Rumsfeld: Plan to Win the Peace in Iraq Will Succeed
By K.L. Vantran
American Forces Press Service
WASHINGTON, Sept. 25, 2003 The plan to win the peace in Iraq will succeed, Defense Secretary Donald H. Rumsfeld wrote in a Washington Post column today.
"Today in Iraq we are operating on the same guiding principle that has brought success to our effort in Afghanistan: Iraq and Afghanistan belong to the Iraqi and Afghan peoples -- the United States does not aspire to own or run those countries," Rumsfeld said in his column.
The United States is not in Iraq to engage in nation building, stated the secretary. "Our mission is to help Iraqis so that they can build their own nation. Our objective is not to create dependency but to encourage Iraqi independence, by giving Iraqis increasing responsibility, over time, for the security and governance of their country. The sooner Iraqis can take responsibility for their own affairs the sooner U.S. forces can come home."
To this end, the Coalition Provisional Authority has been recruiting Iraqis -- some 56,000 -- to help defend Iraq, noted the secretary. Municipal councils have been formed in 90 percent of the country. The Iraqi Governing Council is taking charge of developing the 2004 budget and creating a process for the drafting of a new constitution, written by Iraqis so that the Iraqi people eventually can choose their leaders in free elections and an orderly transfer of full sovereignty can be achieved, he added.
The Saddam Hussein regime is gone and Iraqis are "stepping forward to take responsibility for their country," wrote Rumsfeld. "They are serving local, regional and national governing institutions, signing up to serve as police, border guards, soldiers and civil defense forces, starting businesses, creating jobs and building a new nation."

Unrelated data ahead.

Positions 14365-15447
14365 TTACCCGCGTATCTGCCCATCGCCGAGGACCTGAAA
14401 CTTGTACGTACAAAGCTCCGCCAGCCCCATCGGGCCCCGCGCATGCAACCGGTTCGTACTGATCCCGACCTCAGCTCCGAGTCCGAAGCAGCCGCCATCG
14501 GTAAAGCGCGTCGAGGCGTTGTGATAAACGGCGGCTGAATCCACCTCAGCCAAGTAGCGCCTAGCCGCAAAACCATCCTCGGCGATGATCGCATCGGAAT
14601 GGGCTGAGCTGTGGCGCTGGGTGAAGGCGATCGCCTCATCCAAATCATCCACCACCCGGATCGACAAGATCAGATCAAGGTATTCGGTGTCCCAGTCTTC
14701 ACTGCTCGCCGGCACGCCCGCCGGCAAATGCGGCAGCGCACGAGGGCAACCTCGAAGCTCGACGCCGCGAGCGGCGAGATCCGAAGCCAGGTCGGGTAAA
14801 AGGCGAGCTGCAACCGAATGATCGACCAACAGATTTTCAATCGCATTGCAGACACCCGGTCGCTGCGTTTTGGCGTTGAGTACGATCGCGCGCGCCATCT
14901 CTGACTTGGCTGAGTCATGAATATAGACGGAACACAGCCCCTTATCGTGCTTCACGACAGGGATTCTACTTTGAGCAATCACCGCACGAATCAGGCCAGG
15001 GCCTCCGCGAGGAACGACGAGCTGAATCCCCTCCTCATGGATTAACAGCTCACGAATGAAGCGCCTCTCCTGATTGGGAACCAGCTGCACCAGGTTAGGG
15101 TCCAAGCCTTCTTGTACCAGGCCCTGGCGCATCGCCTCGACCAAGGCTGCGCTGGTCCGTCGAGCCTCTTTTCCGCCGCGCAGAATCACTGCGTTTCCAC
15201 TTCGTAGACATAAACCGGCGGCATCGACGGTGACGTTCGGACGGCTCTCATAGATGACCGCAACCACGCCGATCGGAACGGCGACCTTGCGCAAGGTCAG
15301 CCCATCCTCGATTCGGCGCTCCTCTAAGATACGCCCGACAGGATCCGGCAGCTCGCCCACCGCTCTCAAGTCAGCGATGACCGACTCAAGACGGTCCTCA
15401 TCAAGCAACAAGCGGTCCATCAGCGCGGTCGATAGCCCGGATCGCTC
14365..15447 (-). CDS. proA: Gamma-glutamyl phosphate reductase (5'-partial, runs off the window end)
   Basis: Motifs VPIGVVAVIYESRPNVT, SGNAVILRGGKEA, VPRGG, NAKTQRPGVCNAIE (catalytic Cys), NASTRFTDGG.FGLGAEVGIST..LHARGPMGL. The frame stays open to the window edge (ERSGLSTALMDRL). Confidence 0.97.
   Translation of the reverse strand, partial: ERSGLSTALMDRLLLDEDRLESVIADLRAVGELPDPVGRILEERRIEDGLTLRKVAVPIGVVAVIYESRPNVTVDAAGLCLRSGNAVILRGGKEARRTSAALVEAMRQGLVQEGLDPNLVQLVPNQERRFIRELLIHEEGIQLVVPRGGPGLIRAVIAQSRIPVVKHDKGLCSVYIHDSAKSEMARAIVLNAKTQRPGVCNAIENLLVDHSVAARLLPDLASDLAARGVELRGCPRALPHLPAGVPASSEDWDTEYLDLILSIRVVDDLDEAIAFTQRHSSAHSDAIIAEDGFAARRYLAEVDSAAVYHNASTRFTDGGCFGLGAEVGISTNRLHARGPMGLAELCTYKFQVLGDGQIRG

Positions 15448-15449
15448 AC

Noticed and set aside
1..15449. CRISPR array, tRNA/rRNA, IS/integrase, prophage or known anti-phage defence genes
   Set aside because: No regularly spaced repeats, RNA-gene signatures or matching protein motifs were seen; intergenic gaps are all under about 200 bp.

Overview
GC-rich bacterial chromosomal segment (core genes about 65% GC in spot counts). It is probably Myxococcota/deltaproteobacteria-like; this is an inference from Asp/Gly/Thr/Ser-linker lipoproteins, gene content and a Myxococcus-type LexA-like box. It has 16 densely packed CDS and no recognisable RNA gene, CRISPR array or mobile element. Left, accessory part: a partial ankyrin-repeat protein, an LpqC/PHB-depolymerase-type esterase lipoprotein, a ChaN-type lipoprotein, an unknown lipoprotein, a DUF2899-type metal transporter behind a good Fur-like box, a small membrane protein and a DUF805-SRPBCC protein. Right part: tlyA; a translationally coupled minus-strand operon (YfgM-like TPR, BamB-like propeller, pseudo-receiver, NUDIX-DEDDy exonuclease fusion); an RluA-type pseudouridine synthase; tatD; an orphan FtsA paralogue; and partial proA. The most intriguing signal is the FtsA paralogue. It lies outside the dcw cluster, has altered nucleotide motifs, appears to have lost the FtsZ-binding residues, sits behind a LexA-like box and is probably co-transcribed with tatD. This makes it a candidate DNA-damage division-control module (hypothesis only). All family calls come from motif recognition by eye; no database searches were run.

Rumsfeld noted the challenges in Iraq. "Terrorists and regime remnants want to roll back our successes and stop the Iraqi people's transition to democracy and self-government. We can expect they will continue to attack our successes, and the brave Iraqis who work with us, for some time."
Although work in Iraq is "difficult, costly and dangerous," the secretary stressed that it is worth the risks and costs.
"If the coalition succeeds, Iraqis will take hold of their country, develop the institutions of self-government and reclaim their nation's place as a responsible member of the international community. If we succeed, we will deal terrorism a powerful blow, because a democratic Iraq in the heart of the Middle East would be a defeat for the ideology of terror that is seeking to take control of that area of the world."
To succeed will take patience, added Rumsfeld. "But if we are steadfast, Iraq can become a model for a successful transition from tyranny to democracy and self-reliance, and a friend and ally of the United States and the world's free and peace-loving nations."